CRITTINGTON AND TANKUS
By S. C. Turnbo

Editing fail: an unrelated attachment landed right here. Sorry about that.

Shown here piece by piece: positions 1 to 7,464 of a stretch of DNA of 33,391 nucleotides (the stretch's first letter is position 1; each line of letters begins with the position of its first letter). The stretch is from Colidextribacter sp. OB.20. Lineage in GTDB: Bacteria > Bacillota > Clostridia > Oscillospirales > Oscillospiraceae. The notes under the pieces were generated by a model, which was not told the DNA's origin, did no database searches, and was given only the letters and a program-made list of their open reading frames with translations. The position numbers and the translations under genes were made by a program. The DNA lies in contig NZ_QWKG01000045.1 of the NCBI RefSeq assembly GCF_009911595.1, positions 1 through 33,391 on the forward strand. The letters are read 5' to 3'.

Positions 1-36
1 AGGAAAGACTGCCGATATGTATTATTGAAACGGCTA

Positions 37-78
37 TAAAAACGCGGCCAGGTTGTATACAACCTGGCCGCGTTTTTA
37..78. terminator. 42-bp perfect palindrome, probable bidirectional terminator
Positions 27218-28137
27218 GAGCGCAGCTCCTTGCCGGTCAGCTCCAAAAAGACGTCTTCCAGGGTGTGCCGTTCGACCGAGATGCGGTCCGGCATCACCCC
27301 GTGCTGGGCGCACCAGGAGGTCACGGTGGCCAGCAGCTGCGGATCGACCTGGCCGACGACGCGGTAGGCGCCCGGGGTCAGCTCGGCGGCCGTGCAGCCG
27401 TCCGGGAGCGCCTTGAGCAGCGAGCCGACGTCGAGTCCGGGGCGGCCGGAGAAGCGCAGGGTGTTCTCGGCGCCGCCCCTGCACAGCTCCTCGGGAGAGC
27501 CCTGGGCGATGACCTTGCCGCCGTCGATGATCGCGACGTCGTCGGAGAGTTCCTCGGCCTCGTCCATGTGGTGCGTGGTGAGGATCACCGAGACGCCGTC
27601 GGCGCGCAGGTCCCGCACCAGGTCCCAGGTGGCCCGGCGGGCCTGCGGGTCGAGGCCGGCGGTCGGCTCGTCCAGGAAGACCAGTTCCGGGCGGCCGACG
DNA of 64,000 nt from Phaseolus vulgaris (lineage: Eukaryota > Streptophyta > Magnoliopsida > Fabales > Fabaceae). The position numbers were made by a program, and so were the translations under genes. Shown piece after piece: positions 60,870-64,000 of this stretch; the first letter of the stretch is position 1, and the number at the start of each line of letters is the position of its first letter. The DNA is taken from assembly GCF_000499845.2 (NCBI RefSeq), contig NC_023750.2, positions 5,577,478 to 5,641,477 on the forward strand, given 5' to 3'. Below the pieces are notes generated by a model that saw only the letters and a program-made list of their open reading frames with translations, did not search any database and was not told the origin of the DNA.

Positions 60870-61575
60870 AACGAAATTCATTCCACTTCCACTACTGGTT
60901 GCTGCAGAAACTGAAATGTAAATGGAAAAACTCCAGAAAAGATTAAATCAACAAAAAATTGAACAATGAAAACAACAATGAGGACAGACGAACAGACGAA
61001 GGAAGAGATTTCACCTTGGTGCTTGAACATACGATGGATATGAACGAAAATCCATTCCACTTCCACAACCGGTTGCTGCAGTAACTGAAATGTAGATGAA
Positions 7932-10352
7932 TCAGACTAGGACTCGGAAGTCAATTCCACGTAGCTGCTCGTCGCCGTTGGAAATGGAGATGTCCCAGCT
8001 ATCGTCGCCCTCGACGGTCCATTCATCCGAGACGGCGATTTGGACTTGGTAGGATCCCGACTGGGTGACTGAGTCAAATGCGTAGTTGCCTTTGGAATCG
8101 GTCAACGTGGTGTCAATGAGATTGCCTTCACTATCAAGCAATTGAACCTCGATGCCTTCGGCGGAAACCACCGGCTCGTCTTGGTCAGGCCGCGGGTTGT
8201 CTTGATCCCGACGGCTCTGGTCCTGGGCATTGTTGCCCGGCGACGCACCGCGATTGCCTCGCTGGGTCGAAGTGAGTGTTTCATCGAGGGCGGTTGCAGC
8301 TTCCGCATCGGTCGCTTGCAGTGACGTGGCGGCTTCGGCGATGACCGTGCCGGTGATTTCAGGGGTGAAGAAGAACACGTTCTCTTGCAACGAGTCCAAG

One among the amusing war and hunting stories I have gathered from old timers of Northern Arkansas is the following which was given me by Mr. Levi Duren of Yellville Ark. who said that Jim McCabe lived on Rush Creek a tributary stream of the Buffalo fork of White River. Rush Creek comes into Buffalo from the north side. The mouth of Rush is near 35 miles by water above the mouth of Buffalo and is something near 10 miles by the wagon way. On the south side of Rush Creek is a small rough water course that puts into Rush called Barney Creek. McCabe was endowed with plenty of good humor and was very funny in his ways and manner. He was a Confederate soldier during the Civil War and served in the cavalry and was a member of Col. Schavels Battalion. He was mounted on an old mare he called "Tankus" and to suit the name of the mare he called himself "Crittington" and the old boys would often enjoy themselves in greeting old Tankus and Crittington with a merry salute and hurrah. Crittington said that he was one among the best soldiers of the Southern Confederacy and that his mare was the best that was raised in Arkansas, and was always boasting of Tankas is superior qualities as one of the best creatures belonging to the cavalry service. McCabe was a lover of whiskey and would occasionally ride out of camp on the hunt for fire water and if he succeeded in finding any would take an over dose of it which would give him a send off back to camp and on approaching the guard lines he would yell out "look out boys here comes Crittington on Tankus", and would continue this noise until after he had passed the guard line and entered into camp. On one occasion he was merrier than usual for he had found plenty of liquor and drank more than common and on arriving in sight of camp he put spurs to his old mare and urged her forward in a gallop toward Col. Schavel’s headquarters hallooing at the top of his voice look out Colonel here comes Crittington mounted on Tankus, I am holding my Remington pistol in one hand and a dispatch in the other hand that will give you some good and welcome news". McCabe was a very popular man among the officers and men and they loved his fun loving ways. After the war had ceased and the olive leaf of peace had spread over the north and south McCabe laid away his weapons of war and relieved Tankas from further service in the Cavalry and kept her as a much prized relict of war times and turning his attention to bee hunting he spent many delightful hours while hunting the homes of wild bees and consuming honey. One day he went up Barney’s Creek to put out some bee bait and not desiring to wait until the bees were attracted to this bait he returned back home to wait until the following day when he started back to the bait to course the large number of bees which he believed would be gathered there from various directions to sip at the bait and he could easily course them to their respective abodes. But as he was going up the creek afoot he was surprised to meet a bear, and was almost thunder struck with fear for showed fight at once. The bee hunter had neither dog or gun with him, but he carried a noble set of legs and it did not take him but a few moments to put them in motion and straight way he went back down the creek the way he had come. The man was a fleet runner and he used this advantage with great skill and activity. He was not astride of Tankus’s back this time but it mattered not with him. His running power almost equaled that of a race horse and he soon left the angry bear some distance in the rear but the animal followed him but there was no catching up with McCabe in the wild race. The man was running for life and bruin was running to catch him. The discomforted hunter yelled loudly at each bound he made until he passed from the sight of the pursuing bear and then he relaxed his speed to some extent but he never stopped until he arrived at home and told his wife that as it was no better he thanked his stars that it was no worse. The adventure with the bear broke up his bee hunting on Barneys Creek for several days, for he did not venture back to see after his bee bait until he was thoroughly convinced that old bruin was gone.

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